The story revolves around...more
Colin Leslie
Robert Dunbar is easily one of the best dark fiction writers around and he just keeps getting better and better. From his fairly straight horror novels The Pines and The Shore, he moved up a gear with the fabulous Martyrs and Monsters. His last novel Willy was a tour de force of characterisation whose portrayal of disaffected youth was up there with the classics like Catcher In The Rye. Praise indeed and this presents something of a problem for Mr Dunbar, how on earth do you follow that...here i...more
Paul Jr.
Dunbar takes a modern twist on a familiar fairy tale and he gives it a thoroughly moody and tension-filled retelling that is nothing short of entertaining. But like all of Dunbar’s work I have read, he gives us layers to pull back should we so choose. In essence, Dunbar reveals to us an absolute necessity of any living being: the need to interact...the need to be exposed to others who are different than we...the need to be constantly challenged—by goodness or evil—in order to evolve and survive....more
Alex McDermott
Climate change. Global warming. Dying polar bears. Mass extinction. You can’t go anywhere without hearing about Man’s damage to the planet. We are killing the Earth. But are we really? We are destroying it. There’s no doubt about that. But killing it? Mother Nature hides her sinister grin as we chug along in our SUVs and consumer culture. Robert Dunbar’s short fiction piece Wood gives us a frightening glimpse of that rictus grin and it doesn’t come smelling like roses.

Dunbar’s descriptive writi...more
Thom (T.E.)
The concept--of the nature of the beast, and its shiftings in relationship to those within us and our world--is grand, and the set-up sections within this novella suggests that the author is going to produce something of lasting substance. But soon he sets a pattern where there isn't a likeable character anywhere in sight. The attempts to make some of them grow on the reader depend on two ploys: they're victims of cliched miserable situations, and they respond with an unceasing stream of a ruefu...more
Shedrick Pittman-Hassett
From my blog: http://serialdistractions.com

In the woods around the city, something lurks. Something dangerous. Something…hungry.

On the streets in the outskirts of the city, and on the outskirts of society, a teenager escapes from the cloying control of her caretakers to find her Nana.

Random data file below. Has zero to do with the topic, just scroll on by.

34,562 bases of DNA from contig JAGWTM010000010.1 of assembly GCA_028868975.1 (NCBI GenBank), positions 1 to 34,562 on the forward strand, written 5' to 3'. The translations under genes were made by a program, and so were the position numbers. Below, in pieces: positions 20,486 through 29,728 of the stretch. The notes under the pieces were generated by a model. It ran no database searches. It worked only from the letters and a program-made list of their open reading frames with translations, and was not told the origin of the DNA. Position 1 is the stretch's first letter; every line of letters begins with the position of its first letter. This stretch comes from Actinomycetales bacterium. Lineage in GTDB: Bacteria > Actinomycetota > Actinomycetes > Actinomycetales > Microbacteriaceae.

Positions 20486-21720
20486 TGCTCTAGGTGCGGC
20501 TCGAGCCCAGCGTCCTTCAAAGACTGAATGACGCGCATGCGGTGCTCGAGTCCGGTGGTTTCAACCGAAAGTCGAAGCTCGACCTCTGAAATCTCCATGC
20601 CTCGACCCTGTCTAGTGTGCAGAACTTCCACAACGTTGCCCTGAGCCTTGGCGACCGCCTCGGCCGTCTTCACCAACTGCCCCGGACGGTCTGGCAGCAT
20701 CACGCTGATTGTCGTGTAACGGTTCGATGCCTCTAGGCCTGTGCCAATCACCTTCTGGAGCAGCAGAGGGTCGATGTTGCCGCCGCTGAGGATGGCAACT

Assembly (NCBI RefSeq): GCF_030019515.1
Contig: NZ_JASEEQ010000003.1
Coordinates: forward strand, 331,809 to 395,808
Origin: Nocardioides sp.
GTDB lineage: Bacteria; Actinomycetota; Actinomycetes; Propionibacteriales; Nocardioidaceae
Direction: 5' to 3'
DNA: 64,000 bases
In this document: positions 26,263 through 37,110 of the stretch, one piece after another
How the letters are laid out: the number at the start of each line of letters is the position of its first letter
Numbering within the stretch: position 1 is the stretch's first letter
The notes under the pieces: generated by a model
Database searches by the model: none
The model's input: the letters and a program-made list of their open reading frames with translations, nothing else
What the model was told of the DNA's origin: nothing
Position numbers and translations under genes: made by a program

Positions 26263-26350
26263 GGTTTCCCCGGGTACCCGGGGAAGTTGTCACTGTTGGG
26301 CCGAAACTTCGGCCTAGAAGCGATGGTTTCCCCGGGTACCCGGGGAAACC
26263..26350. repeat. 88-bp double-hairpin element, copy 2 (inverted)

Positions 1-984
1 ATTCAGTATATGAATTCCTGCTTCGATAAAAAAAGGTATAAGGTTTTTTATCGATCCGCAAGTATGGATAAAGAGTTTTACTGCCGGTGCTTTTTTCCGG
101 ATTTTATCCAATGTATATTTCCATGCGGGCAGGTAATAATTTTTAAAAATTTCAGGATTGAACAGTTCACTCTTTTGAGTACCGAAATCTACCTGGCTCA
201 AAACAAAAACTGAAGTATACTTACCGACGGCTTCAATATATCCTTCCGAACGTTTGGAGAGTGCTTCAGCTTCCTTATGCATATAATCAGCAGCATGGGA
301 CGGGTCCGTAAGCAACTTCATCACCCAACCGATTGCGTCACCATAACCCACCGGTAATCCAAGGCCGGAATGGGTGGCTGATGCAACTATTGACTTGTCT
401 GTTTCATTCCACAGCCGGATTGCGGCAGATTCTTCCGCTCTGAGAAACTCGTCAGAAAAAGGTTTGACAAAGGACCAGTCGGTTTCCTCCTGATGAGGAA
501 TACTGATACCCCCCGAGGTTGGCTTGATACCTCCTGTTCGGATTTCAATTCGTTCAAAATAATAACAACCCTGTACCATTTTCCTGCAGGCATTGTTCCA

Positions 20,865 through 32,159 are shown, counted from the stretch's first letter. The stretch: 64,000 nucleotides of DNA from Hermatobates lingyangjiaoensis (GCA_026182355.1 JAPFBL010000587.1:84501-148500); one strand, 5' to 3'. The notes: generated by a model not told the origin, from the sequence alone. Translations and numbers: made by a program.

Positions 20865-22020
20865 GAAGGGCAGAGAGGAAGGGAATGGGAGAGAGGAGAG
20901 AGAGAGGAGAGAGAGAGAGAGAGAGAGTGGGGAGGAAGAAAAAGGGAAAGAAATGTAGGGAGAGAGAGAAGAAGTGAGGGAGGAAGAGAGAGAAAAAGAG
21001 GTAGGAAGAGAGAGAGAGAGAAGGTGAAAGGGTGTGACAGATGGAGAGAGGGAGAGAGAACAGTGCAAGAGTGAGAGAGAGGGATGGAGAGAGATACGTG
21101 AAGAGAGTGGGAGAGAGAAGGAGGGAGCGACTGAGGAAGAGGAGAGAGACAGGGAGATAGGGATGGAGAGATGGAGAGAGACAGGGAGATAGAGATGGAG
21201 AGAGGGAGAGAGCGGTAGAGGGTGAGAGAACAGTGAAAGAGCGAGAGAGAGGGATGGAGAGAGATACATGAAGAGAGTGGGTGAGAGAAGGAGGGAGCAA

The hungry creature is evolving, changing. Moving into the city.

A lonely man, self-exiled and distant, finds a spark of humanity even as he wonders if he is a monster.

The real monster slithers and scratches on rutte...more
Wood . . . the forest near the park; fall leaves on the ground; the hedgerow boardering your house. It's all alive.

Rose finally gets out of the facility and returns home to see Nana, but what she finds there is not happiness. The man following her becomes her friend, sort of, and the monster they fight is growing and developing. It will return.

Well written and extremely descriptive, Wood by Robert Dunbar is an enjoyable short read, for the most part. The characters have full backgrounds and easi...more
Matthew Hunter
"Blessed is the creature that knows its purpose" - the anti-Beatitude linked to the malevolent creature in Wood. What's the monster's purpose? To devour every being it encounters, a task seldom considered blessed. But why not blessedness? This dire purpose springs from a creature of human design. It's our hate and mindless destruction of the natural world that makes the monster in the wood possible. The creature represents our proverbial chickens coming home to roost. We're doomed it seems!

Jamie O'Connell
Positives: Dunbar is an incredibly descriptive writer! It’s all in the details. A broken brick here, blowing garbage there… the things we all see, but don’t notice. I really liked his shifting perspectives throughout the story. We saw the “edge of town” from various points of view, giving it a vivid life of its own. His characters are classic Dunbar… outsiders, different, loners, and misfits. Their voices are the forgotten elements of society, and I for one appreciate hearing them.

Negatives: Ric...more
William Holloway